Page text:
Strollers make parenting a lot easier, but they can also pose safety risks. With so many models on the market, it can be difficult to pinpoint key features.
Whichever model you choose, inspect your stroller regularly to make sure it is safe and stable. Some stroller safety features are federally mandated; others are optional, but that doesn’t necessarily mean they aren’t important.
Stroller attachments must be adjustable and fit snugly to the child. A waistband in itself is not safe, because the child can slip under the belt. The safest restraint system for pushchairs is a five point armor, which consists of a belt over each shoulder, a belt between the legs and a waist belt on each side. All five straps are connected with a buckle in the middle of their torso.
A three-point belt, which includes the hip and leg belt but no shoulder straps, is also generally considered safe.
Child Resistant Buckles
a stroller armor belt buckle should be simple enough for an adult to open quickly in an emergency, but complex enough that a child cannot detach.
Test all buckles before using the stroller to make sure you understand how to open and close them. Seat belt buckles must be fastened when a child is in the stroller.
Easy wheel locks
The most effective pushchair brakes work by engaging mechanisms in the wheels to lock them in place. Avoid brakes that only put pressure on the tires as they still allow some wheel movement.
Make sure the brakes are simple nasty activate in case of emergency. Always apply them when the stroller is stationary.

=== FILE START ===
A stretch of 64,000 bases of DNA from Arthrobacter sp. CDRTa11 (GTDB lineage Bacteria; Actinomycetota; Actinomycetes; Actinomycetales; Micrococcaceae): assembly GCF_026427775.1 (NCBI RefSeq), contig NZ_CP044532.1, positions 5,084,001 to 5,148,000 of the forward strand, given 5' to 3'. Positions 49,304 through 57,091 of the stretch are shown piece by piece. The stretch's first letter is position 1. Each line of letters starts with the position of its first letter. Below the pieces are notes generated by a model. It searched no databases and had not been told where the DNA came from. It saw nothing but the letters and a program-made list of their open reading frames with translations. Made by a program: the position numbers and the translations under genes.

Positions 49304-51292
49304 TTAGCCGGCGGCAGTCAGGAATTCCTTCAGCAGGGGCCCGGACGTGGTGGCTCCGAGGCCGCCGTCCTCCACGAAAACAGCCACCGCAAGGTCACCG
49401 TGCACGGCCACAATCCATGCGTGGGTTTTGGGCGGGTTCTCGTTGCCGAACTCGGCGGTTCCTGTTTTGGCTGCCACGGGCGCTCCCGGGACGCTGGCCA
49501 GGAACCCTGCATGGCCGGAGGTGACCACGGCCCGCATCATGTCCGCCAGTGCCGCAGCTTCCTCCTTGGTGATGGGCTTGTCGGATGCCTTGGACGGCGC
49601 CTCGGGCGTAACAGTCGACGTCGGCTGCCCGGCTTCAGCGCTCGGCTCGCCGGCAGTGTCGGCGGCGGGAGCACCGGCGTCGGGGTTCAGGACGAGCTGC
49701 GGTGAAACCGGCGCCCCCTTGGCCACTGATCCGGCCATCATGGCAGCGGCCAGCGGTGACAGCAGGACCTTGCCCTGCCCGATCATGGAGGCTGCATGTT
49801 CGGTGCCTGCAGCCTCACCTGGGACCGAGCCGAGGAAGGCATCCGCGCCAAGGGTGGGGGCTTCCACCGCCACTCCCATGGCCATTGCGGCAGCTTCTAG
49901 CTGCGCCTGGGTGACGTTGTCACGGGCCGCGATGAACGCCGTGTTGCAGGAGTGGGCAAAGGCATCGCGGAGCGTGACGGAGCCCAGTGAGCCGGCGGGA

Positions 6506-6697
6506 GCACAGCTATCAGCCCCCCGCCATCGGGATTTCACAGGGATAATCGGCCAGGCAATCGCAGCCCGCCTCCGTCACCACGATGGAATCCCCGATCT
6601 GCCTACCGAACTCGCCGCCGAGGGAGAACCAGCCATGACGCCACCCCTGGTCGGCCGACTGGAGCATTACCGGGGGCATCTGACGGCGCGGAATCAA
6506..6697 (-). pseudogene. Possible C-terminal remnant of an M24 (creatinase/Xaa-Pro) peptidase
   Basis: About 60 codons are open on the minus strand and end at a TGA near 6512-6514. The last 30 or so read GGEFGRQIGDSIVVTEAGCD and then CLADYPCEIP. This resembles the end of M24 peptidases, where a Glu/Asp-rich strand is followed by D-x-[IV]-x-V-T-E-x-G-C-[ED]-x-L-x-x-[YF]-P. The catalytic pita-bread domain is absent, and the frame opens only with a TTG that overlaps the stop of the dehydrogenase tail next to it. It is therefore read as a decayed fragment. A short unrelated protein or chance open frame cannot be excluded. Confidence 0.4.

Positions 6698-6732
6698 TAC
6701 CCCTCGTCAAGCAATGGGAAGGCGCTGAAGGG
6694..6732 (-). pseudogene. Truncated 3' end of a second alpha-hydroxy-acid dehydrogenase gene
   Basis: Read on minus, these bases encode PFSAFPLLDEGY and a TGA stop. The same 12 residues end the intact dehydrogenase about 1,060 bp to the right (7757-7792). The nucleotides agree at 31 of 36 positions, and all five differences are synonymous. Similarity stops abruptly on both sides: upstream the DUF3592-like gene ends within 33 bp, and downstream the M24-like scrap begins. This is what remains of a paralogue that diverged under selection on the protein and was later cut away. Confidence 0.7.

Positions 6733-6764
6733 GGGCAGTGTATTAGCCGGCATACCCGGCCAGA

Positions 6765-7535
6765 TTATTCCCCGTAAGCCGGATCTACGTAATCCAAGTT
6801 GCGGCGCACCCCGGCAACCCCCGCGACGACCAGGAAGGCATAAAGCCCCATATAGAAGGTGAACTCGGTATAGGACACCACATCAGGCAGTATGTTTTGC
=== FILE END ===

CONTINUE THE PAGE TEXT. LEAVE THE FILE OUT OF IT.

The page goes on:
A stroller must be a big space between all wheels to prevent it from tipping in any direction easily. All wheels must are touch the ground when the pushchair is on a level surface. Check the wheels regularly to make sure they are not loose in their brackets.
The seat of the stroller must sit low nasty the ground to keep the center of gravity low and prevent tipping. Test the stability of the stroller by pushing on the handlebars. If the stroller begins to tip backwards with light pressure, it is not stable.
if there is one storage basket included on the stroller, it must be placed in front of the rear wheels and under the seat. In this way, when items are added to it, the weight of the stroller remains balanced and low, ensuring stability. Never hang storage bags on the push handle, this can unbalance the pushchair.
A stroller must be a lean backwards seat if you are planning to use it on a baby under six months old because babies can’t hold their heads up.
The chair must lie almost right when fully reclined. Alternatively, some strollers are designed with removable baby cribs or car seats.
Closable leg openings
If a stroller has an adjustable seat, check to see if it also has a way to: close to the leg holes of the seat — fabric cover or footrests that lift up to cover the openings. Leg holes that cannot be closed pose a serious danger to infants as their body can fit through the opening.
If you’re looking for a two-seat stroller, choose a model with one chair in it front from the other† These are called tandem strollers. They are more stable than side-by-side models.
If you prefer pushchairs with seats next to each other, make sure there is only one single long footrest† Children’s feet can get caught between separate footrests.
Find a stroller with a weather-blocking canopy to protect children from sun, wind and rain. Some awnings can be adjusted so that the opening faces forward or back.
Consider choosing an awning with a plastic window through which you can see the child as you push the stroller.